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After finding adoptive daughter in Ukraine, mom travels across the world to help 31 orphans escape

'These children are like an extended family to me,' she said. 'I don't know when, but I believe one day they'll be able to go home.'

After finding adoptive daughter in Ukraine, mom travels across the world to help 31 orphans escape
Cover Image Source: Facebook/1U Project

As tensions between Russia and Ukraine escalated earlier this year, Wendy Farrell watched from afar, wrought with worry. In 2013, the mother-of-five from Springfield, Missouri, and her husband, Ryan, had adopted a daughter from Ukraine, and in the years that followed they built a bond with a Christian orphanage near Lviv, in western Ukraine. In addition to collecting money and clothes for those she affectionately calls her "kiddos," she has also escorted friends and family on trips to Ukraine to engage with the children. "We wanted to be a family, and that is what we have cultivated," Farrell told PEOPLE.



 

She feared the war would put her kiddos' lives in peril and this fear came true on February 23 when reports emerged that Russia's assault had begun in eastern Ukraine. Farrell immediately jumped onto the Facebook page of 1U Project—the charitable organization she founded in 2015 to help Ukrainian orphans—and wrote: "It has started. We need to pray." Within 24 hours, Farrell put a plan into action. She booked herself a plane ticket for travel to Poland and teamed up with leaders of Ridgecrest Baptist Church in Springfield, which sponsors her work, to help Nikolay Shagarov—director of Children's Path, an orphanage outside Lviv and the main beneficiary of Farrell's patronage—to ferry the children to safety.



 

Although the war was unfolding hundreds of miles away from Lviv at the time, as home to a military base, the western Ukrainian city was a possible target. Six days into the war, Shagarov won government approval to take 31 orphans, between the ages of 2 and 17, out of the country. A bus owned by the orphanage was fueled up and the children packed their bags. It took 10 hours to complete the 300-mile journey on roads clogged by other evacuees. Still, as they neared and then entered neighboring Poland on March 2, the children spontaneously broke into song.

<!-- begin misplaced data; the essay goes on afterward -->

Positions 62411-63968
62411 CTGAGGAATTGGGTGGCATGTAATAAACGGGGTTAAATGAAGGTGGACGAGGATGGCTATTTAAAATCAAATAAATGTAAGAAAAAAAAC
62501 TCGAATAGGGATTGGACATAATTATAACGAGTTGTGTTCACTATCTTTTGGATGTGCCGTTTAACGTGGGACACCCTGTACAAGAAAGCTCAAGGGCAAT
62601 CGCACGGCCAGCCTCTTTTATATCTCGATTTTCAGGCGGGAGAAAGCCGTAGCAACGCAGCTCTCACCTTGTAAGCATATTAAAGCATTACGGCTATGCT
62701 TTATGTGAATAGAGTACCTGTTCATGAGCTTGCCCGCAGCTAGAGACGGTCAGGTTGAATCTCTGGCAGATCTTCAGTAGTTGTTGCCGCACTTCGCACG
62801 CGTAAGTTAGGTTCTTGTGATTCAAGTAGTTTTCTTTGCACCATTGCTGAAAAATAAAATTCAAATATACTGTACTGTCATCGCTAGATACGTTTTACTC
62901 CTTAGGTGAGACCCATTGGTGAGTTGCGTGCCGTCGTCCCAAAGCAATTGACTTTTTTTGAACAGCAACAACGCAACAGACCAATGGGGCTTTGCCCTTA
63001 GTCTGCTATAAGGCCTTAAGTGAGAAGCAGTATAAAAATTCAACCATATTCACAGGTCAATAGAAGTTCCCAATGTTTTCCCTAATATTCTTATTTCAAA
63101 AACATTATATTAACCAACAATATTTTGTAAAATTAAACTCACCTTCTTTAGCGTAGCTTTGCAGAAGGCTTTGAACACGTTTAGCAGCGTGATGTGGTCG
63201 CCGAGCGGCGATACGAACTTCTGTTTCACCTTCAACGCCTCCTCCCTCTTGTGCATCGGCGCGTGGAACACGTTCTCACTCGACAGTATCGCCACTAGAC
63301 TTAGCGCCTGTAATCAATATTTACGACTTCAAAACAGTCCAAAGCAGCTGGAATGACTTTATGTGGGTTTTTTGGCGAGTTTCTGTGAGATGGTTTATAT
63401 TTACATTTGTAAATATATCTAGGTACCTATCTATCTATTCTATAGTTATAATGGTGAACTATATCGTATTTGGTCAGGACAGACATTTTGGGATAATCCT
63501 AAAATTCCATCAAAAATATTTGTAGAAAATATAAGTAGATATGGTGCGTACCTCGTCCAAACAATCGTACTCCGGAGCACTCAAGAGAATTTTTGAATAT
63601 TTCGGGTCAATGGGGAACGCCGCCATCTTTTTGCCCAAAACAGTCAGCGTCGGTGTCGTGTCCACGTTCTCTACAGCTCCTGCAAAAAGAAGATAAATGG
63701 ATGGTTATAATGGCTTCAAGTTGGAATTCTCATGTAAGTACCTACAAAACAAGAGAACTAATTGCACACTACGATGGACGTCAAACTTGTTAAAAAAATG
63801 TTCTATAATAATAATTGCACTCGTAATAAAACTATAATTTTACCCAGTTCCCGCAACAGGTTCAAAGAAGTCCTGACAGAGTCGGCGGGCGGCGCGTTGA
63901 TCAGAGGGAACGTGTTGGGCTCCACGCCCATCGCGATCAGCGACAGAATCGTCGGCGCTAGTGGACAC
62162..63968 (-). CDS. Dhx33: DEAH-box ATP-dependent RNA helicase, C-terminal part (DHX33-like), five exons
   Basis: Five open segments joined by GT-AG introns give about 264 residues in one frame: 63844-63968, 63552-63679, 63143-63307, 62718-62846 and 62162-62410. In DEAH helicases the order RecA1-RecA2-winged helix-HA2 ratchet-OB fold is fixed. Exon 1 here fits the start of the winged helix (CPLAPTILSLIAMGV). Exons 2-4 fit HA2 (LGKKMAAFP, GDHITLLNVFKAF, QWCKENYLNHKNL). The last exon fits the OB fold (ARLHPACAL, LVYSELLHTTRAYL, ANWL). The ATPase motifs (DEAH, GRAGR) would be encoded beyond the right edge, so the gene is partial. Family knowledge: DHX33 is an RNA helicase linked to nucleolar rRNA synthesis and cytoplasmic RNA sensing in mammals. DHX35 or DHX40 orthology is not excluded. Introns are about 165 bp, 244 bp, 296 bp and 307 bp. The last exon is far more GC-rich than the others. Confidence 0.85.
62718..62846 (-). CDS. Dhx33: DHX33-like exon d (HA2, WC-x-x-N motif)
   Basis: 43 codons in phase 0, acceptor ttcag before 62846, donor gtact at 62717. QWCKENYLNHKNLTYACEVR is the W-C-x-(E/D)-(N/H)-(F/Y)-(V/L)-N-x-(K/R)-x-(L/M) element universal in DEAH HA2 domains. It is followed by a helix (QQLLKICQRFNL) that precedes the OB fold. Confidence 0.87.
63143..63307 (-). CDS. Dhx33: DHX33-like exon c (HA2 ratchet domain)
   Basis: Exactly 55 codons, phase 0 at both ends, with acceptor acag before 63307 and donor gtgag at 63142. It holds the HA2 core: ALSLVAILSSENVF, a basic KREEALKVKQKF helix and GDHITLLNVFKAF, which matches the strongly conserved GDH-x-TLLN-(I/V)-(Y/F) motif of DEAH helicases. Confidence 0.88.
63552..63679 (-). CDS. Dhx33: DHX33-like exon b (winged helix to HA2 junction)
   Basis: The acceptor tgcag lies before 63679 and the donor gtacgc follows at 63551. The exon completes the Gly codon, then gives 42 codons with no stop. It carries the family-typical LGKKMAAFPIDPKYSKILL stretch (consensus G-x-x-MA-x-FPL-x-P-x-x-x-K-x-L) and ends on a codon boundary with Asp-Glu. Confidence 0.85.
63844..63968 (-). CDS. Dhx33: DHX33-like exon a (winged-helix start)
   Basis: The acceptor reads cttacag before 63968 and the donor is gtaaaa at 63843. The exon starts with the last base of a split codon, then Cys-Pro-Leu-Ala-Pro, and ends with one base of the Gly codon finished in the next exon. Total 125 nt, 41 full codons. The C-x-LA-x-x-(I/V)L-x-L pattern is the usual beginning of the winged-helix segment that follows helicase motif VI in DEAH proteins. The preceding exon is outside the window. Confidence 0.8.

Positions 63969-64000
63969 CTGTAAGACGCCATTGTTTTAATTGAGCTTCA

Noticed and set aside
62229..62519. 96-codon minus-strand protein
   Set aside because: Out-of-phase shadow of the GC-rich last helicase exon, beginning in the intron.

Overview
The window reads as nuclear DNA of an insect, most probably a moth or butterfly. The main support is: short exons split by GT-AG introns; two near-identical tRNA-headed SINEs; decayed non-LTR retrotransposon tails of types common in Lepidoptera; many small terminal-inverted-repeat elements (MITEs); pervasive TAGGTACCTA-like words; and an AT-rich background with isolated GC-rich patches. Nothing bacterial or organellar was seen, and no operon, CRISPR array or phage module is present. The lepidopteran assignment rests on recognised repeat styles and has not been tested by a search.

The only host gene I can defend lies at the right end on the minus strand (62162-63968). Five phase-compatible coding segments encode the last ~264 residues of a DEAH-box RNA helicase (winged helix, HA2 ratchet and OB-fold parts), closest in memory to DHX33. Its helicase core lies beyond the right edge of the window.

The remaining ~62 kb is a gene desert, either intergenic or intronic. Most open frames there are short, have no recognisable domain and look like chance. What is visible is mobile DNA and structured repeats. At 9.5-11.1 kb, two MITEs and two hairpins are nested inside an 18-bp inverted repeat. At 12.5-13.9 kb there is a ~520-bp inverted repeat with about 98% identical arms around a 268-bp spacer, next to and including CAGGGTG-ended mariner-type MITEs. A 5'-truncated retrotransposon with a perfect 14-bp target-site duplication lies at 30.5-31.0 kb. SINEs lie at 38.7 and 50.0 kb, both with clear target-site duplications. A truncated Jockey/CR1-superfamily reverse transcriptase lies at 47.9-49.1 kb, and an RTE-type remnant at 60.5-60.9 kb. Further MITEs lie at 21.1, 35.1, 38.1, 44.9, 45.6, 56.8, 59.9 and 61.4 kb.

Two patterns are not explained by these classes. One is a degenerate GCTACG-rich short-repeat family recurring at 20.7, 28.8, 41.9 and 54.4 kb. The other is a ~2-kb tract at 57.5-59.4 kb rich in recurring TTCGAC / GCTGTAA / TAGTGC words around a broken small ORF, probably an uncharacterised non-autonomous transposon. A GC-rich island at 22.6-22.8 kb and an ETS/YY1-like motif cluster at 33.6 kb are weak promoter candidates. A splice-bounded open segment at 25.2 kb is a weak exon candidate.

"I did not breathe a sigh of relief," Farrell revealed, "until they were across the border." The orphans of Children's Path now have temporary shelter in a summer camp dorm an hour south of Krakow. Farrell and those who assist her nonprofit are there with the children to play with them and offer smiles and hugs as needed. "I feel more comfortable because I know these people," said Leah, a 15-year-old who lived at Children's Path. Speaking of Farrell, the teen added: "She has a huge heart." Although Farrell is seeking U.S. visas to provide the children a longer-term place of refuge if needed, she isn't overseeing an adoption pipeline to the United States.



 

Instead, Farrell wants to support the Ukrainian children in their homeland, to help them learn to break the cycles of abuse and neglect that put them in the orphanage in the first place. Describing their emotional reunion in Krakow, she said: "We were grieving for what was lost, and entering this in-between, and knowing that life will probably never be the same. But also thankful that we were together, and we were safe." In addition to delivering supplies to Children's Path three times a year, 1U Project's American volunteers assist Farrell with summer camps and bring orphans to the U.S. for eight-week exchange programs to spend time with handpicked families.



 

"The only picture they've really had of families is traumatic," Farrell explained. "We want them to see what a loving structure looks like so when they grow up, they know how to be good parents to their own children." She is now focused on shielding them from the trauma currently unfolding in their own country. While the youngest children have been enrolled in a local school in Poland, the oldest receive lessons over spotty internet from teachers in Ukraine. Free time is filled with basketball, volleyball and snowball as a means of distraction. "If we can go home, will my home still be there?" wondered Shagarov, the orphanage director. However, Farrell won't permit herself that thought. "These children are like an extended family to me," she said. "I don't know when, but I believe one day they'll be able to go home."



 

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